Peter Wright's earlier book, "Ribbon of Wildness: Discovering the Watershed of Scotland", was published in 2010, and as we said in our review of it, was "a deeply inspiring book that achieves the far from easy task of ensuring that its readers, even those of us who believe we know our country very well, emerge viewing Scotland in a rather different light." It described a walk, undertaken by the author in 2005, along The Watershed of Scotland. This is the line which decides whether a drop of rain landing on the ground ends up flowing west into the Atlantic Ocean or east into the North Sea. The complexities of Scotland's geography dictate that this line is over 1,200km long: and the nature of a watershed means it is often at high level, running at an average elevation of over 500m, and reaching the summits of 44 Munros and 28 Corbetts.
"Ribbon of Wildness" was an inspirational book, but for many of us who read it, it described an undertaking that would forever be out of reach. How many of us would have the skill, stamina or time to tackle such a mammoth undertaking? That is where "Walking with Wildness: Experiencing the Watershed of Scotland" by Peter Wright, comes in. Within its covers the author sets out 26 walks, each of which takes in a section of the Watershed.
The walks are reasonably evenly distributed along the length of the watershed, from the Southern Uplands to the Northern Highlands, and there is also a walk along the watershed of the Mainland of Orkney. The northern isles were not part of the original "Ribbon of Wildness", and the inclusion of this 26th walk seems a strong hint that the author intends to continue the Watershed north to, as he acknowledges, Muckle Flugga.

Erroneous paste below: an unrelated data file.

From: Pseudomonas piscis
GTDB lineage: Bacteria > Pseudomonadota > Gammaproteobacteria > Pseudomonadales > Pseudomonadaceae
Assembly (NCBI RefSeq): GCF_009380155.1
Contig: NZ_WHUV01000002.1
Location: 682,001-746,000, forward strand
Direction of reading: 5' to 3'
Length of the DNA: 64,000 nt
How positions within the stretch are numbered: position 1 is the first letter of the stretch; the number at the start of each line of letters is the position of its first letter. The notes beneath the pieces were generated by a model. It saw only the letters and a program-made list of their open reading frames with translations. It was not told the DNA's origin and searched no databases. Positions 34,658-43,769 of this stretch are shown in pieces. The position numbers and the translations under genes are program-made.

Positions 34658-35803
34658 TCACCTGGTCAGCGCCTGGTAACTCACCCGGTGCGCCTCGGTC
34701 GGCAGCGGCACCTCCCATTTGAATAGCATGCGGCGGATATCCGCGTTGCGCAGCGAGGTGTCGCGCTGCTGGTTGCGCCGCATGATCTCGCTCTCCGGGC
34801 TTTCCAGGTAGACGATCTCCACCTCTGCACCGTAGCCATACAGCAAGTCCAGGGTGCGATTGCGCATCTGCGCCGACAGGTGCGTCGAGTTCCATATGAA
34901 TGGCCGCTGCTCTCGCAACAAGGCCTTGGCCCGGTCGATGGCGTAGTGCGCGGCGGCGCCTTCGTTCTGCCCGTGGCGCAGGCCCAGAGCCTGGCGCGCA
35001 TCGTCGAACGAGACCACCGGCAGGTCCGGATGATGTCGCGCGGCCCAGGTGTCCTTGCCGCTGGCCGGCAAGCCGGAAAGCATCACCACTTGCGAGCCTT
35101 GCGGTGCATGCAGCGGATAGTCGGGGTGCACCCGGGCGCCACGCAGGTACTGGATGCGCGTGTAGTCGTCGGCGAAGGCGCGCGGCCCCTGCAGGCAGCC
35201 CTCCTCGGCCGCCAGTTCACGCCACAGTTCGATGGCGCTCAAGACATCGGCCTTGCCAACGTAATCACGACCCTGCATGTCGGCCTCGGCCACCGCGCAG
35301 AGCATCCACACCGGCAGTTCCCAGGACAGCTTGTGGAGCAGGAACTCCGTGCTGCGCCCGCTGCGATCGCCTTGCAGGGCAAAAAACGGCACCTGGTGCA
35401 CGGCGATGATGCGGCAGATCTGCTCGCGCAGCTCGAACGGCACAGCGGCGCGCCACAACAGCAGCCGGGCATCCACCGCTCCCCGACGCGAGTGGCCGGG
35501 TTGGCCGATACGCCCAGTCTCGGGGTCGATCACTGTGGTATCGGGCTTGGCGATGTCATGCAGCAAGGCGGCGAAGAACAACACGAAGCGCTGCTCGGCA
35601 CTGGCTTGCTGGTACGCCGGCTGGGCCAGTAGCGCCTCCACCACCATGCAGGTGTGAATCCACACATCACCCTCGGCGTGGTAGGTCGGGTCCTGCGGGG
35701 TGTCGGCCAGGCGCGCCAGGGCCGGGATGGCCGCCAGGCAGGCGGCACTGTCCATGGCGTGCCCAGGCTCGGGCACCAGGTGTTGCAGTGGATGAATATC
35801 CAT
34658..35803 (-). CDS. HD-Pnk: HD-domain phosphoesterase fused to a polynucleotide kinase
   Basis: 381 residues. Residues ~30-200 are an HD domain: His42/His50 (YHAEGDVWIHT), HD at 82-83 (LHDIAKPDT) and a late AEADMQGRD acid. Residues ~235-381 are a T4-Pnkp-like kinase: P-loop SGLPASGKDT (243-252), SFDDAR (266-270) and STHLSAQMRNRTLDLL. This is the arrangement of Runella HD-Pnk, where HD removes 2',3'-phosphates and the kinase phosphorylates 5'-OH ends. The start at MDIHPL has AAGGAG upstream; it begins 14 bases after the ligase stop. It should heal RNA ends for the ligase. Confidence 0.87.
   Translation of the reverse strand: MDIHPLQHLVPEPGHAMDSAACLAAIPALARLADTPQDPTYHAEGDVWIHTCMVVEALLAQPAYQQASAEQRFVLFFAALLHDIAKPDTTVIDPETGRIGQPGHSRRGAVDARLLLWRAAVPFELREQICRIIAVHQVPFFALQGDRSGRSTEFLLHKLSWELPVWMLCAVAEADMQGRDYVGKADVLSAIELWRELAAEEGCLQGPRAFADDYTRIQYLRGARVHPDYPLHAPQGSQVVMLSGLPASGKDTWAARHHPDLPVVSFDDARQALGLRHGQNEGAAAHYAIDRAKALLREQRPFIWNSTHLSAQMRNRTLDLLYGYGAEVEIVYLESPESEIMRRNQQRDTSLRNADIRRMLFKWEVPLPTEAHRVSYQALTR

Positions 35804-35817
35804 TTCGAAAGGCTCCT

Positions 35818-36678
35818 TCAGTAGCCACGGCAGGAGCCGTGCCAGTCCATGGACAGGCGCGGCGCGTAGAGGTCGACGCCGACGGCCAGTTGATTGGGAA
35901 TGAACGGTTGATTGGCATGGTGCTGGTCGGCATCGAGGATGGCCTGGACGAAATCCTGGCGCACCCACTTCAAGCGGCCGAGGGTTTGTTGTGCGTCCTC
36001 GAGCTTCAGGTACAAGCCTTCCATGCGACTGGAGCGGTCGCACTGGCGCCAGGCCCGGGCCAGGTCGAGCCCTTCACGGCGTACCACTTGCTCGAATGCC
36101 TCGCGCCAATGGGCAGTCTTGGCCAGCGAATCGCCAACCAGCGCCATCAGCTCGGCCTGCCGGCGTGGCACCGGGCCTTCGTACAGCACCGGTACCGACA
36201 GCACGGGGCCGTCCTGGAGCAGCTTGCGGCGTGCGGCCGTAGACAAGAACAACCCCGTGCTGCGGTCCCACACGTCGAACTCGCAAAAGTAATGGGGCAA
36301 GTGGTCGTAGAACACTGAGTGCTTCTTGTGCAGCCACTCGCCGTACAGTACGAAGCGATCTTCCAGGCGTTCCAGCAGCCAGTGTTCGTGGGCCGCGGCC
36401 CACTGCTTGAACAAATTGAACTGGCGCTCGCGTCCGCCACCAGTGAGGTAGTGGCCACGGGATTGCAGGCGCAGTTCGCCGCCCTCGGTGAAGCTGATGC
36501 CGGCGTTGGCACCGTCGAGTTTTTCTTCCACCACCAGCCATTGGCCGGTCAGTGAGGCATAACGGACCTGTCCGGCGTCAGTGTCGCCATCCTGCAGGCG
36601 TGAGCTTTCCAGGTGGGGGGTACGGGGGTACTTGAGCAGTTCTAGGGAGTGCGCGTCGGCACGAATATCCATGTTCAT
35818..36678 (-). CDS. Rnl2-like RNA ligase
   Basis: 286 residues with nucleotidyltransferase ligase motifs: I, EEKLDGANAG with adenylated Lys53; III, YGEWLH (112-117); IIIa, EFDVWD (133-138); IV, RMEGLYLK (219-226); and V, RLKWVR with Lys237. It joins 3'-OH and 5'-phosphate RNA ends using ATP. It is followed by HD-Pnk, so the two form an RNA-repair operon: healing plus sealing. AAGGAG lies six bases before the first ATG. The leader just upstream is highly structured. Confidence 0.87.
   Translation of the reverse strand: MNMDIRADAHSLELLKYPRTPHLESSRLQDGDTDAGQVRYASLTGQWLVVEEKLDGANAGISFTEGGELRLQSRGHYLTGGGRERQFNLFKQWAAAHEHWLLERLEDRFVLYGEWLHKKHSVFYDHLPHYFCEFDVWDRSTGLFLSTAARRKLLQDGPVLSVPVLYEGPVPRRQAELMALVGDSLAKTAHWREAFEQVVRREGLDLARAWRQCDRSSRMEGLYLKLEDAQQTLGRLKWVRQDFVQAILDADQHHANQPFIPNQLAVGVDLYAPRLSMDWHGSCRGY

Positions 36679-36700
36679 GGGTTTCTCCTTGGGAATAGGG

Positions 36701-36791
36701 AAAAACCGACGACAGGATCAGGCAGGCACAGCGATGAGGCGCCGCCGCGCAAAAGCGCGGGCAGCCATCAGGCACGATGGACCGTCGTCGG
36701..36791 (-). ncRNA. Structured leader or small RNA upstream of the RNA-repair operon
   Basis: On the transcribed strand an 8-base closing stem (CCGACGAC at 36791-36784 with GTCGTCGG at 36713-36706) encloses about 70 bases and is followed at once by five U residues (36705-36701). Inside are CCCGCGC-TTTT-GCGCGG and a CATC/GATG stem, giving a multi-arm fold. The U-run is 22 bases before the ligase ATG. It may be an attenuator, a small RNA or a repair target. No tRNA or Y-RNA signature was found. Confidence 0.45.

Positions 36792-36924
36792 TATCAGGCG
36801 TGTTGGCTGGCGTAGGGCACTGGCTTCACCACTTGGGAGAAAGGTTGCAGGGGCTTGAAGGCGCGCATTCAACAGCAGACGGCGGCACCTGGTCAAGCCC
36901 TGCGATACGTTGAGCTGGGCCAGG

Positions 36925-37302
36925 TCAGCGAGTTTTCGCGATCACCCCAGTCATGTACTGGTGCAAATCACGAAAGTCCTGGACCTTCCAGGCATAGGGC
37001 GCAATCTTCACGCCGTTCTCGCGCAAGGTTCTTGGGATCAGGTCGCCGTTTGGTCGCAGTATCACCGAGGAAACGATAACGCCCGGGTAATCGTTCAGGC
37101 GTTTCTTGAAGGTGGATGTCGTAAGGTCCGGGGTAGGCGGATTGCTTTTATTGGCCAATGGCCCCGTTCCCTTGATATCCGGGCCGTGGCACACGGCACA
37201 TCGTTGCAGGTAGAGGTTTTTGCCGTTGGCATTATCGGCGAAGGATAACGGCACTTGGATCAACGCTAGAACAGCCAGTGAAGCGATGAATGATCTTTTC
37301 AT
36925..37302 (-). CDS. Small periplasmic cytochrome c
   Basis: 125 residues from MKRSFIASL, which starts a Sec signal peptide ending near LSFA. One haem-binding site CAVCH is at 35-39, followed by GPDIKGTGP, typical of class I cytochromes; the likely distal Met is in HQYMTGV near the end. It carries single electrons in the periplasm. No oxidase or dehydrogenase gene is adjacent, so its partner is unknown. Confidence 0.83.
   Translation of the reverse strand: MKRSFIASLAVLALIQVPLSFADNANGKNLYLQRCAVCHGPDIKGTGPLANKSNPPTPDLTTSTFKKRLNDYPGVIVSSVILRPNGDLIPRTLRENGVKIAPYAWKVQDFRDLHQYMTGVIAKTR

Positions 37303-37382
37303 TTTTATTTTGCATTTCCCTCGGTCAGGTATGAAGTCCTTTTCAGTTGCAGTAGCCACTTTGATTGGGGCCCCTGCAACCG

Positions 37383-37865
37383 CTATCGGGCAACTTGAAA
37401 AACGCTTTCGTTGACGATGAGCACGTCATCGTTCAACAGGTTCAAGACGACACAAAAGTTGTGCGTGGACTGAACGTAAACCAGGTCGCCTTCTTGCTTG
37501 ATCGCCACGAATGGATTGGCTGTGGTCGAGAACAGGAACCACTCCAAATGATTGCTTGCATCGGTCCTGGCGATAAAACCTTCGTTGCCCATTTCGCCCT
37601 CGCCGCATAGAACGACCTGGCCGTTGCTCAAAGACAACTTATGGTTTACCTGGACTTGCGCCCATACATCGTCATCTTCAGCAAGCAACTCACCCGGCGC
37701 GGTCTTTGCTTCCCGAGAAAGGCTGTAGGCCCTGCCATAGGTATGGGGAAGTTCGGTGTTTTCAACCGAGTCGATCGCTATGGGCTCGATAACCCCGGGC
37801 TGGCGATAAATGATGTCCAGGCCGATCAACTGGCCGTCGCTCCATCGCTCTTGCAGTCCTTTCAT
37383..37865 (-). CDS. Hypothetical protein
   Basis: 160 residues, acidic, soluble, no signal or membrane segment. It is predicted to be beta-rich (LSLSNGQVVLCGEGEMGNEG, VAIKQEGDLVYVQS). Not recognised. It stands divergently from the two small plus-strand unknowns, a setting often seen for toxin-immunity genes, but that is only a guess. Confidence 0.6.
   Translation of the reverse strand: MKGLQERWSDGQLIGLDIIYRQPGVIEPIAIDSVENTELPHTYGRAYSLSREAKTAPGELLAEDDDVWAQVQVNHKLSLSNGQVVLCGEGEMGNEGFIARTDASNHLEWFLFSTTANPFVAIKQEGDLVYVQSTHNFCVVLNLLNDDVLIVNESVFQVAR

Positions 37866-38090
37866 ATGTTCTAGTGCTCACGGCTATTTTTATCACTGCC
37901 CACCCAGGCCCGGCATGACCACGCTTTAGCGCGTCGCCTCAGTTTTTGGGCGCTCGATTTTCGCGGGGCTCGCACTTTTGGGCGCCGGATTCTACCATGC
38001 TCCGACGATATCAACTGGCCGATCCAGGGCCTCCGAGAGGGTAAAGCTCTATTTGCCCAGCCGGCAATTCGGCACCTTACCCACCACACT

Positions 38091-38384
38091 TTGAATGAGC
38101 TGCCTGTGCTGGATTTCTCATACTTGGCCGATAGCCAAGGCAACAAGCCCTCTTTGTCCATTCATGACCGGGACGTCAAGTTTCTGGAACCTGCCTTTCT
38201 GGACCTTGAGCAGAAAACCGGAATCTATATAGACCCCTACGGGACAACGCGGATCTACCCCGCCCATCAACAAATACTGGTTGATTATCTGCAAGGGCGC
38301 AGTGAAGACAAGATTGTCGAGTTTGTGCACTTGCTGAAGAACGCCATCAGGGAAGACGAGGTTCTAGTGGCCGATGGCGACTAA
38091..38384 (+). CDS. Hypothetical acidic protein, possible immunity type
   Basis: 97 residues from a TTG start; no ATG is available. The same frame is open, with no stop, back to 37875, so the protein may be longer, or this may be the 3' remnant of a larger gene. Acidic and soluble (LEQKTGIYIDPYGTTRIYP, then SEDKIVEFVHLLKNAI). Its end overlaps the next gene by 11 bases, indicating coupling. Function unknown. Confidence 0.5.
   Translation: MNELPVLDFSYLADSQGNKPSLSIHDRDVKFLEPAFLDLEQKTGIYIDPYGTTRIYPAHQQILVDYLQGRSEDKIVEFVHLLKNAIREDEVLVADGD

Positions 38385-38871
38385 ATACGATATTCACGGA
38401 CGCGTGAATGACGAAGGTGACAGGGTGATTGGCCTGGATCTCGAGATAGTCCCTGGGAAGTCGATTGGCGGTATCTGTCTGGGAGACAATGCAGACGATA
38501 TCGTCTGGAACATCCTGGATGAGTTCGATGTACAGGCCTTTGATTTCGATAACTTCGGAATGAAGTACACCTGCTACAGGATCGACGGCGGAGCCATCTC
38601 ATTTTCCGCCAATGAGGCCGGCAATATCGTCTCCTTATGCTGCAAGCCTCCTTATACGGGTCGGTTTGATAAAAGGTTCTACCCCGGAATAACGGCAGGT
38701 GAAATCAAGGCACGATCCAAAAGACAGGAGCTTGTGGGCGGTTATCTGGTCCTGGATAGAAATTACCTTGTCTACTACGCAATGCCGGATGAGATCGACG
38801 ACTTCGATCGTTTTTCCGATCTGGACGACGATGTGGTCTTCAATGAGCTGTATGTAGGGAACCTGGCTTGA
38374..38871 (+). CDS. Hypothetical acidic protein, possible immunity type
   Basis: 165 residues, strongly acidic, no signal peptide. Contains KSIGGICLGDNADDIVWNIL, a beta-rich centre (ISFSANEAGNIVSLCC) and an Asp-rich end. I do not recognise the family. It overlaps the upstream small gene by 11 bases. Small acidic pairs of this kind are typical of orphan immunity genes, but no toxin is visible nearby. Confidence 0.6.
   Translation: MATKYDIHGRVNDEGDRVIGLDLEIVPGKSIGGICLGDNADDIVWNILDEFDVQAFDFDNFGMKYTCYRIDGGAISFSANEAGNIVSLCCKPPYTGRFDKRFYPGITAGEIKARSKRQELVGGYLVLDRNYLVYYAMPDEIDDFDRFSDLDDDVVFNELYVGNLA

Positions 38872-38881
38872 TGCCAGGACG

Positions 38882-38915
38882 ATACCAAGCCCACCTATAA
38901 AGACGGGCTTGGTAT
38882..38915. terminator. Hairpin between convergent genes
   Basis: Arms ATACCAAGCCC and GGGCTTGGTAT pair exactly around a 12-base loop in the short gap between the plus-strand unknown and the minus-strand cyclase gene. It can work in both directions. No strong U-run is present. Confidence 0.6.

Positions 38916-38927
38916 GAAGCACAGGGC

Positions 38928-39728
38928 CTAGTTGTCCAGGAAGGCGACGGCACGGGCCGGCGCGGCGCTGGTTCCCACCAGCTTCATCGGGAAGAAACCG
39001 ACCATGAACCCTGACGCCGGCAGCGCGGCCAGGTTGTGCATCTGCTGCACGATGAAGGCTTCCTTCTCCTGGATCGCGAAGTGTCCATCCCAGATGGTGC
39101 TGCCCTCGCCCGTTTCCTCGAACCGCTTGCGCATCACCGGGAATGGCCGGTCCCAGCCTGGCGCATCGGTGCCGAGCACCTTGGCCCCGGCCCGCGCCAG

Each walk comes with an introduction, descriptions of the route to the Watershed, along it for the section being followed, and then back, in most but not all cases, to your starting point. Each is accompanied by a monochrome map that gives you enough detail to plot a route onto an Ordnance Survey map for use on the walk itself. Peter Wright doesn't do walks that the mere mortals among us might call "easy": but then the Watershed, even in manageable chunks, is almost by definition remote and inaccessible. The shortest in the book is 14km or 6 hours long and takes in "The Watershed View of Cumbernauld", while many are between 20km and 30km long and a number, especially in the Highlands, are intended to be two day expeditions. This is an excellent companion to the original book: or a great purchase in its own right for anyone wanting to discover some Scottish walks that are quite literally off the beaten track.